GROWING UP SPARTAN from age seven, a Spartan boy was sent to the military academy known as the agoge, where he would be put under the supervision of a teacher and instructor, the paidonomos. From there, he would then be enlisted in the Spartan army. From age 20 to 29, he was part of the hebontes, an age group regarded by Spartan society as not yet fully adult, since marriage was only encouraged after age 30. In theory, all Spartan males were bound to military service until achieving the status of elder, or geron, at age 60, but many continued to serve on the battlefield. One of Sparta’s later kings, Archidamus III (right) fell in battle in 338 b.c. when he was thought to be around 62 years old.

such as the statue of the lion in honor of the Spartan leader Leonidas, which was placed on the battlefield of Thermopylae. When the rituals were over, the army began their triumphal return to Sparta. For those who did not come back, their family’s grief at their loss was salved by the tributes of a society who exalted the fallen as heroes. The worst fate for any Spartan was cowardice on the battlefield. Throughout history, mothers have wept in seeing their sons set out for war; Spartan women, however, developed another ritual, aimed at preventing the ignominy that would befall them if their son wavered in the line of duty. Plutarch records Spartan mothers handing the shield to their sons, with the exhortation: Either with this or upon this—either return with the shield, victorious; or return lying on it, dead.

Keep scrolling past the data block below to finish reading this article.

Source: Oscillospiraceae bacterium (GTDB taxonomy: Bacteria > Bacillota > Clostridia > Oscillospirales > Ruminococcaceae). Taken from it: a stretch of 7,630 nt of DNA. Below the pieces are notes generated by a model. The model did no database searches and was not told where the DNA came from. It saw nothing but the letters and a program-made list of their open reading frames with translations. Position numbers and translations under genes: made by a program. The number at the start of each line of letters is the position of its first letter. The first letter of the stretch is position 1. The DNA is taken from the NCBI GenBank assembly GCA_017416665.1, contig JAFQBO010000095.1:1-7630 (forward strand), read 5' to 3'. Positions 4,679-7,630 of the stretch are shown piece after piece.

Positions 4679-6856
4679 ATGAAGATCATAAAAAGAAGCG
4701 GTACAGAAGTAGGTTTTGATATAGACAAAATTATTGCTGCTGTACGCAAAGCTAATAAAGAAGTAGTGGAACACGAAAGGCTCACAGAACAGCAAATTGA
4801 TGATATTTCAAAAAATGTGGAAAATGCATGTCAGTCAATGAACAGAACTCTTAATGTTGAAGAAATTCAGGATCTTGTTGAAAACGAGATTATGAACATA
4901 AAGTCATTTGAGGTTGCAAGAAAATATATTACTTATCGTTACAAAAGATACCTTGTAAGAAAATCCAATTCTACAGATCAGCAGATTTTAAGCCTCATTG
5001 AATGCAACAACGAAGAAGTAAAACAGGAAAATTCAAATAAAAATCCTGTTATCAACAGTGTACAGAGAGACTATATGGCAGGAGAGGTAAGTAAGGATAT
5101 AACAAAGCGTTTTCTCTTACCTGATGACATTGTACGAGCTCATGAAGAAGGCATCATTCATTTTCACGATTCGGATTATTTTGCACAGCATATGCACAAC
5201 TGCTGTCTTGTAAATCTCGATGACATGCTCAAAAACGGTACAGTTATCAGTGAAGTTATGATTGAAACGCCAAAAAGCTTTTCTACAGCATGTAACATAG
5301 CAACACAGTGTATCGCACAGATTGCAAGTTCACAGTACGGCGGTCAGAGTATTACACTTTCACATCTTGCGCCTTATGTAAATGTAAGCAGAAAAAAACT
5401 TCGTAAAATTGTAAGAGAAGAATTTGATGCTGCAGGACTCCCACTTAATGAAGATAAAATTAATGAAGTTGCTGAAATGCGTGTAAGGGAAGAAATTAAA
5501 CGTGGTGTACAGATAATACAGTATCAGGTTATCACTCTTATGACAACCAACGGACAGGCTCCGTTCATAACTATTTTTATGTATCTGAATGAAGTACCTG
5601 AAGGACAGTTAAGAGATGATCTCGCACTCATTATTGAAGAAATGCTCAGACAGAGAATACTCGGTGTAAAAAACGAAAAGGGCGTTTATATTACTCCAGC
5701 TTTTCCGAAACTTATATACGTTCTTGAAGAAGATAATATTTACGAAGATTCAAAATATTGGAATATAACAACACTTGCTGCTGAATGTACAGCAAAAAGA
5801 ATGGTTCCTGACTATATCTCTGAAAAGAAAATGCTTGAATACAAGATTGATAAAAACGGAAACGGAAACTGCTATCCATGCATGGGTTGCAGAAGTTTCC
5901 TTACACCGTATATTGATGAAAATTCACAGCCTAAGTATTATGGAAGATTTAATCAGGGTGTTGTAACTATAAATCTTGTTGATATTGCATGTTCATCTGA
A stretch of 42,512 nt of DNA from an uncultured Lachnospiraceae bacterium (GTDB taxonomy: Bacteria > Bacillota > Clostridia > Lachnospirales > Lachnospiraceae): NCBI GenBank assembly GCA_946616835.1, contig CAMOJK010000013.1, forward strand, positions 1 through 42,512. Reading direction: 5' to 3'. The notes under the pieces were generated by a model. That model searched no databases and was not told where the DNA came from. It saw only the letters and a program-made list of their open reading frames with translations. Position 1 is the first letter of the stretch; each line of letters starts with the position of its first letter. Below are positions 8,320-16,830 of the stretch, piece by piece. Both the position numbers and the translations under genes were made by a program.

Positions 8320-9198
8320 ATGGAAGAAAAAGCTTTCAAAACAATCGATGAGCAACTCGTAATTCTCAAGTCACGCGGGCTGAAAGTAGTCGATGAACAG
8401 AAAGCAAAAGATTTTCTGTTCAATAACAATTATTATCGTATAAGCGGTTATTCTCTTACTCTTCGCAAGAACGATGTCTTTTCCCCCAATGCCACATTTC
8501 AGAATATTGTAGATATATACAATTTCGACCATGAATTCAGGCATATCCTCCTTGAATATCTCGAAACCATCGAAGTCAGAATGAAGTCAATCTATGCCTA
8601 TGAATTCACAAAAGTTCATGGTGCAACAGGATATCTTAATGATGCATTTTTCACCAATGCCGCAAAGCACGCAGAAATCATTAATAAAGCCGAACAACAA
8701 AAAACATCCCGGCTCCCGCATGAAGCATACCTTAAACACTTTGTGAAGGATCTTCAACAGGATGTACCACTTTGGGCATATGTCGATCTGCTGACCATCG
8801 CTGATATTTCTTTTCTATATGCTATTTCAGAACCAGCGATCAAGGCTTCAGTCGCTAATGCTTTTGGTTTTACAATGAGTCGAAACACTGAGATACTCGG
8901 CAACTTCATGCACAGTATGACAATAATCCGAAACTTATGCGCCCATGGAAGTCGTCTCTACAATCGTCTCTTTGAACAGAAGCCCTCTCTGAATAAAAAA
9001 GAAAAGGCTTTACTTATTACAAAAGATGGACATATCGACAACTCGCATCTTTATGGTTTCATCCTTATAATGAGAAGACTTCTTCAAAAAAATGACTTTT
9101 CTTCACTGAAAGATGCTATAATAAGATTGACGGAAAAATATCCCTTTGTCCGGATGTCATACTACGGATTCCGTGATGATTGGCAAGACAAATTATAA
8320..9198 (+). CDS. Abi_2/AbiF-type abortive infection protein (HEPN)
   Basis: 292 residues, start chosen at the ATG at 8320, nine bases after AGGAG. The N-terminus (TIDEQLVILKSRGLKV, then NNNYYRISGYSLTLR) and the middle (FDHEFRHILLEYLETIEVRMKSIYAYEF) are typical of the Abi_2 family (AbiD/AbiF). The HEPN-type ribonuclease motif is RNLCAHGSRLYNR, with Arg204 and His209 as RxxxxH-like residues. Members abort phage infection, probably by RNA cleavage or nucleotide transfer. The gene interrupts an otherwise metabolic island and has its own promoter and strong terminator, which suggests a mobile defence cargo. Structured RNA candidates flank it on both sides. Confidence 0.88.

A KING IN AN AGE OF DECLINE The forces of King Archidamus III were defeated by those of Thebes at Leuctra in 371 B.C. From that point on, Sparta’s reputation of invincibility crumbled. BPK/SCALA, FLORENCE

A PROLIFIC WRITER ON SPARTA AND ATHENS, ANTONIO PENADÉS TEACHES GREEK HISTORY AT THE L’IBER MUSEUM IN VALENCIA, SPAIN.

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THE SPARTANS: READY FOR BATTLE Given the shared linguistic and historical traits that marked the Hellenic world, it is not surprising that the arms and tactics employed by the Spartans were similar to those of other Greek forces. What gave the Spartans their military advantage was not technology, but culture. The military training around which Spartan identity turned, and the rigid discipline imposed on all Spartans from early childhood, set them apart, and gave them their aura of invincibility.

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HOPLITES DRESSING FOR BATTLE. ATHENIAN CUP FROM THE EARLY FIFTH CENTURY B.C. WIEN MUSEUM, AUSTRIA

HOPLITE WITH A SHIELD. SCULPTURE FROM THE TEMPLE TO ATHENA IN AEGINA. GLYPTOTHEK, MUNICH